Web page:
Benefits in Kind

Published 1 September 10

Many agricultural positions include benefits such as accommodation, the provision of meals and even the payment of some household bills. The Agricultural Wages Order (AWO) defines how much an employer can deduct from a worker's wage for the provision of such benefits. View the AWO.

In Scotland

In Northern Ireland

Some benefits in kind may be taxable. Benefits that may be provided to employees on which they generally pay no tax include:

  • Free workplace meals.
  • Accommodation provided free or at below market rent, and heating costs, electricity, Council Tax or other rates, where it is deemed necessary for an employee to live in the accommodation to perform their duties properly.
  • Vehicles provided solely for business use.
  • Work and safety clothes and equipment provided by the employer.
  • Any work-related training courses which the employer pays for.
  • Reasonable removal expenses if an employee moves to take up a new job.
  • Equipment provided by employers for a disabled employee that enable them to carry out their job.
  • Contributions paid by an employer into an approved occupational or personal pension scheme.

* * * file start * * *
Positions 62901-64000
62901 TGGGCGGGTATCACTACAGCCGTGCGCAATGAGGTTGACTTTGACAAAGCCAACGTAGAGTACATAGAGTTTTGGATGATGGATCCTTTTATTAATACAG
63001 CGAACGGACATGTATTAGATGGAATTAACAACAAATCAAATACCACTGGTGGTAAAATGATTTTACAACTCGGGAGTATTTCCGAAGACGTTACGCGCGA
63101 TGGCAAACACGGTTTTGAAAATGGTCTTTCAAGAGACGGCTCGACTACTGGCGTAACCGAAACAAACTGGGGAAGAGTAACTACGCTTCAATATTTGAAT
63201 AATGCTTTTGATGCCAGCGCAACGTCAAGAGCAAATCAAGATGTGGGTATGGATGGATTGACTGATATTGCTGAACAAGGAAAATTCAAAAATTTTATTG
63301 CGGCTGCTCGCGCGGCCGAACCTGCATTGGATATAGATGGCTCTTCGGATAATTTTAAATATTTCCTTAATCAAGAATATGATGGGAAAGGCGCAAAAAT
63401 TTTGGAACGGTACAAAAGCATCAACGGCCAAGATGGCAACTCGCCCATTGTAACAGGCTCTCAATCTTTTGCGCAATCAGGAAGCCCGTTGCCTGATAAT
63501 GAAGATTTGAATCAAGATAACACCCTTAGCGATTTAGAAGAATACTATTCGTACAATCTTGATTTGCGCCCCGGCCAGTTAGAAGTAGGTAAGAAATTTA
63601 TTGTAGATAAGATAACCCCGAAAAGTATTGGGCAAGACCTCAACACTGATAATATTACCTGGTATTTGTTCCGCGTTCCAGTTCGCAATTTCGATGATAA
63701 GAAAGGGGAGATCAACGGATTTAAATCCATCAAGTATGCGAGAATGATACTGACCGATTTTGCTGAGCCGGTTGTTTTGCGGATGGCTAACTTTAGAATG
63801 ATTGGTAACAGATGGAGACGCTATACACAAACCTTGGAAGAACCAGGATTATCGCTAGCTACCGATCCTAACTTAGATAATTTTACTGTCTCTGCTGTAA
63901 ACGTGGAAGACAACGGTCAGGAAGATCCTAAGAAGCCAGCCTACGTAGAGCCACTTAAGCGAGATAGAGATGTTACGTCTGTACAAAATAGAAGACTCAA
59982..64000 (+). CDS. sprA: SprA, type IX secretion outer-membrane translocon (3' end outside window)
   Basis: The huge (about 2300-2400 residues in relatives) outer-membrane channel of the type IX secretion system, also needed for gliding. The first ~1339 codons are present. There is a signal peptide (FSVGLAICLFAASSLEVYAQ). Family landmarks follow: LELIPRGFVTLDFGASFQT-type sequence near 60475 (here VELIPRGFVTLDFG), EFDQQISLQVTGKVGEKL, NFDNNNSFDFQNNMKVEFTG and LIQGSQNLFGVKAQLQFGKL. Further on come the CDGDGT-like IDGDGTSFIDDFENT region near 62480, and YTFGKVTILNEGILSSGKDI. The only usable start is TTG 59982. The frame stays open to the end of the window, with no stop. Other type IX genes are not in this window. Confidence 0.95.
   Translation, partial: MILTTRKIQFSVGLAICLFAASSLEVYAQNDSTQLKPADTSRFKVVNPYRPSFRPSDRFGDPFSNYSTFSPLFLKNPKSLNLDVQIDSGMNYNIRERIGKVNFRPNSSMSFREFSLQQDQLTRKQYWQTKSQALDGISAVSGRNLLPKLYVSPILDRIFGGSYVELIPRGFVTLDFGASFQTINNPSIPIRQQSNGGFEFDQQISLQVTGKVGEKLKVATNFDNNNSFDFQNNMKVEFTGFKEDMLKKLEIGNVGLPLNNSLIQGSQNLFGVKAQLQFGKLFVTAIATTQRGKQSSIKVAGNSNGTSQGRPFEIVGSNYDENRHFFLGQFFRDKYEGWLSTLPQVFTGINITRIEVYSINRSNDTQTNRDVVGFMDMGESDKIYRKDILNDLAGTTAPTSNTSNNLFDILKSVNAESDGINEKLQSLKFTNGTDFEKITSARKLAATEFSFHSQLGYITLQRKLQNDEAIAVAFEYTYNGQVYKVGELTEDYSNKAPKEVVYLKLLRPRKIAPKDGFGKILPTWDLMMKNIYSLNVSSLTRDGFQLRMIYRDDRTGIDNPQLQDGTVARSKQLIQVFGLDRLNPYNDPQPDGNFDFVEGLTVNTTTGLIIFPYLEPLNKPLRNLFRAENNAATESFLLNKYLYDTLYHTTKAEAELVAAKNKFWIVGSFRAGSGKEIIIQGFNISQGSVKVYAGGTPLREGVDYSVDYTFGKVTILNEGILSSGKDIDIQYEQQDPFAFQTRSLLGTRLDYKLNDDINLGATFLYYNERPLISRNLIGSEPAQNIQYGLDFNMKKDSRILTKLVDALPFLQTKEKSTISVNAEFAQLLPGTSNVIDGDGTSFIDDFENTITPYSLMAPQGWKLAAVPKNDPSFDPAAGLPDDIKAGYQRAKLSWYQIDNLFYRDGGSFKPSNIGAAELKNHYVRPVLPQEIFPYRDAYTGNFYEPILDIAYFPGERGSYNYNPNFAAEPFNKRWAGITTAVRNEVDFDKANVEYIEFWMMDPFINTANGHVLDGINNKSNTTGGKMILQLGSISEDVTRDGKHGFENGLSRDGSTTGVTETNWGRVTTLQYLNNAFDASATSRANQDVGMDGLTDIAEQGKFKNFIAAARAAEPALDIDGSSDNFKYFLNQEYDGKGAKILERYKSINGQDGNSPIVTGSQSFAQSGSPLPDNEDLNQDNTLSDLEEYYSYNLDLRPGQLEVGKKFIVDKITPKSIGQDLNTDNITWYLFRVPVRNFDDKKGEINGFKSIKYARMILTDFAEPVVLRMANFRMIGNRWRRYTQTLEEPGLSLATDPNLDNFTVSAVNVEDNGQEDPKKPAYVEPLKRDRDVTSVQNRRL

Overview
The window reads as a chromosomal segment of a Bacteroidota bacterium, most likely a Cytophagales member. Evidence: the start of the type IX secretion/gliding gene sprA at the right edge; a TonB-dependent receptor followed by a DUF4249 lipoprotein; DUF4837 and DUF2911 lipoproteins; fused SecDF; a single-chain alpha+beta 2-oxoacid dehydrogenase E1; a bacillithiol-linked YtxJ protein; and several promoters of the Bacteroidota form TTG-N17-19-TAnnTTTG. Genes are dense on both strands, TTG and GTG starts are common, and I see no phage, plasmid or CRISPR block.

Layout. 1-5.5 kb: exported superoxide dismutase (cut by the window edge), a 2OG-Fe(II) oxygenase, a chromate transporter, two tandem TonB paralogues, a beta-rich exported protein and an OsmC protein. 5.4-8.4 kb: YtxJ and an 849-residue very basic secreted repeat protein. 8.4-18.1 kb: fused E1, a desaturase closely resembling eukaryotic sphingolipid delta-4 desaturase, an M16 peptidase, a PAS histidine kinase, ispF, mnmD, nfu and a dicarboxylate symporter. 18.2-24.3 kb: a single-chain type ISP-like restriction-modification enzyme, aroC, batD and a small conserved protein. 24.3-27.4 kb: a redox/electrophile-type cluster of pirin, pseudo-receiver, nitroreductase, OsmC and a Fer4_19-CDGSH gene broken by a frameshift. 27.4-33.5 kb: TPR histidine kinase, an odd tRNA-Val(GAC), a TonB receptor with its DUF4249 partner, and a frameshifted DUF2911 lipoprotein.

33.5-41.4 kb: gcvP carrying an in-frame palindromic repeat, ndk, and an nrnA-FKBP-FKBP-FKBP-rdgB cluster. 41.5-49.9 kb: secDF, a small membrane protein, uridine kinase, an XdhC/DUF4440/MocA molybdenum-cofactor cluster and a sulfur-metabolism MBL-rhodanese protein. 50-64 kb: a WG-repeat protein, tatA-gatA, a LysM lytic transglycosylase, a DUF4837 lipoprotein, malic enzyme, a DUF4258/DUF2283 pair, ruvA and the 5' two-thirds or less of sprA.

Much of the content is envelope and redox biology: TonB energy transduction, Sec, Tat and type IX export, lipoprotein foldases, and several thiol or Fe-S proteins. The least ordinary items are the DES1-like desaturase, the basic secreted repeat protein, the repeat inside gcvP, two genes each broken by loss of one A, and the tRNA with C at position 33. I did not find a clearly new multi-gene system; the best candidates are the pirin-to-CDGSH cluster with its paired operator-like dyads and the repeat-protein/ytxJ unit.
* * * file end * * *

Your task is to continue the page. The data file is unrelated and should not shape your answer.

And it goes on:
Any benefits in kind that are taxable are recorded on a P11D form sent to HMRC, but generally only if the employee has earned at least a current minimum level of earnings in the year, including the value of the benefits. Such benefits that are taxable might include:

 

  • A company vehicle available for private use.
  • Private medical insurance provided by an employer.
  • Interest free loans provided by an employer.

For further information about dealing with benefits in kind

 

Accomodation and tenancy rights

Tenant rights depend upon the rent paid (if any) and also on whether the worker is employed or self-employed:

  • Where accommodation is provided as part of the job at little or no rent and no formal tenancy agreement exists, the tenancy would not normally qualify for protection under the Housing Act 1988 unless the worker has been employed in agriculture full-time for 91 of the last 104 weeks, in which case they qualify as an agricultural worker under the Housing Act 1988 and have the full protection of the act. They also qualify for specific re-housing arrangements that apply to agricultural workers.
  • Self-employed workers paying less than £250/year in rent are "excluded occupiers", benefitting from few tenancy rights which means that they can be evicted at short notice. Where a self-employed worker pays more than £250/year in rent they have standard rights under the Housing Act 1988. In order to define whether a worker is effectively self-employed see

Further information about the Housing Act 1988

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